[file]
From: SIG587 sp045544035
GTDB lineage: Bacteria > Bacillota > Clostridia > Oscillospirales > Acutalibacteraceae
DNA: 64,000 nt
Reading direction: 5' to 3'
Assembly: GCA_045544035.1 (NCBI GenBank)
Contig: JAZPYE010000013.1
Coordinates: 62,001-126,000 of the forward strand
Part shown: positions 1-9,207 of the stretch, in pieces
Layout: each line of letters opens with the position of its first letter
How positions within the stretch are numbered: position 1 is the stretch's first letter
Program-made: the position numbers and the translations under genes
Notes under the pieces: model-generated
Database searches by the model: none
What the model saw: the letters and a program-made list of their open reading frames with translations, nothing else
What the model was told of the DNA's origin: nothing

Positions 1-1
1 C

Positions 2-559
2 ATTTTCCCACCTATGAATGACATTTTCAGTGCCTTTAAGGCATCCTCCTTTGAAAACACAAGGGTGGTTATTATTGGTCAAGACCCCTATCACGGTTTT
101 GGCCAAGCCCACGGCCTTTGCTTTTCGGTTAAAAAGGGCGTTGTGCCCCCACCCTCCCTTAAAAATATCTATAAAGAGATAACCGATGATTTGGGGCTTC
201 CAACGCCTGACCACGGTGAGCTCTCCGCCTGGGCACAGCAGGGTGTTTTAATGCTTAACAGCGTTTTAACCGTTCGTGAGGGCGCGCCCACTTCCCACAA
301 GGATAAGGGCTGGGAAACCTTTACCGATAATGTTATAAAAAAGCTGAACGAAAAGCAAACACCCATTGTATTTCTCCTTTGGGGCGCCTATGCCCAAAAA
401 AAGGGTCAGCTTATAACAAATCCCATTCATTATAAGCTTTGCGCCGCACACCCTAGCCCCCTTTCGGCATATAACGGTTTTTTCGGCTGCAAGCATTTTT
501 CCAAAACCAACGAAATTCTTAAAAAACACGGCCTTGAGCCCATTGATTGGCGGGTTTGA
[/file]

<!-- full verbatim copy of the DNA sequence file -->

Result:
From: SIG587 sp045544035
GTDB lineage: Bacteria > Bacillota > Clostridia > Oscillospirales > Acutalibacteraceae
DNA: 64,000 nt
Reading direction: 5' to 3'
Assembly: GCA_045544035.1 (NCBI GenBank)
Contig: JAZPYE010000013.1
Coordinates: 62,001-126,000 of the forward strand
Part shown: positions 1-9,207 of the stretch, in pieces
Layout: each line of letters opens with the position of its first letter
How positions within the stretch are numbered: position 1 is the stretch's first letter
Program-made: the position numbers and the translations under genes
Notes under the pieces: model-generated
Database searches by the model: none
What the model saw: the letters and a program-made list of their open reading frames with translations, nothing else
What the model was told of the DNA's origin: nothing

Positions 1-1
1 C

Positions 2-559
2 ATTTTCCCACCTATGAATGACATTTTCAGTGCCTTTAAGGCATCCTCCTTTGAAAACACAAGGGTGGTTATTATTGGTCAAGACCCCTATCACGGTTTT
101 GGCCAAGCCCACGGCCTTTGCTTTTCGGTTAAAAAGGGCGTTGTGCCCCCACCCTCCCTTAAAAATATCTATAAAGAGATAACCGATGATTTGGGGCTTC
201 CAACGCCTGACCACGGTGAGCTCTCCGCCTGGGCACAGCAGGGTGTTTTAATGCTTAACAGCGTTTTAACCGTTCGTGAGGGCGCGCCCACTTCCCACAA
301 GGATAAGGGCTGGGAAACCTTTACCGATAATGTTATAAAAAAGCTGAACGAAAAGCAAACACCCATTGTATTTCTCCTTTGGGGCGCCTATGCCCAAAAA
401 AAGGGTCAGCTTATAACAAATCCCATTCATTATAAGCTTTGCGCCGCACACCCTAGCCCCCTTTCGGCATATAACGGTTTTTTCGGCTGCAAGCATTTTT
501 CCAAAACCAACGAAATTCTTAAAAAACACGGCCTTGAGCCCATTGATTGGCGGGTTTGA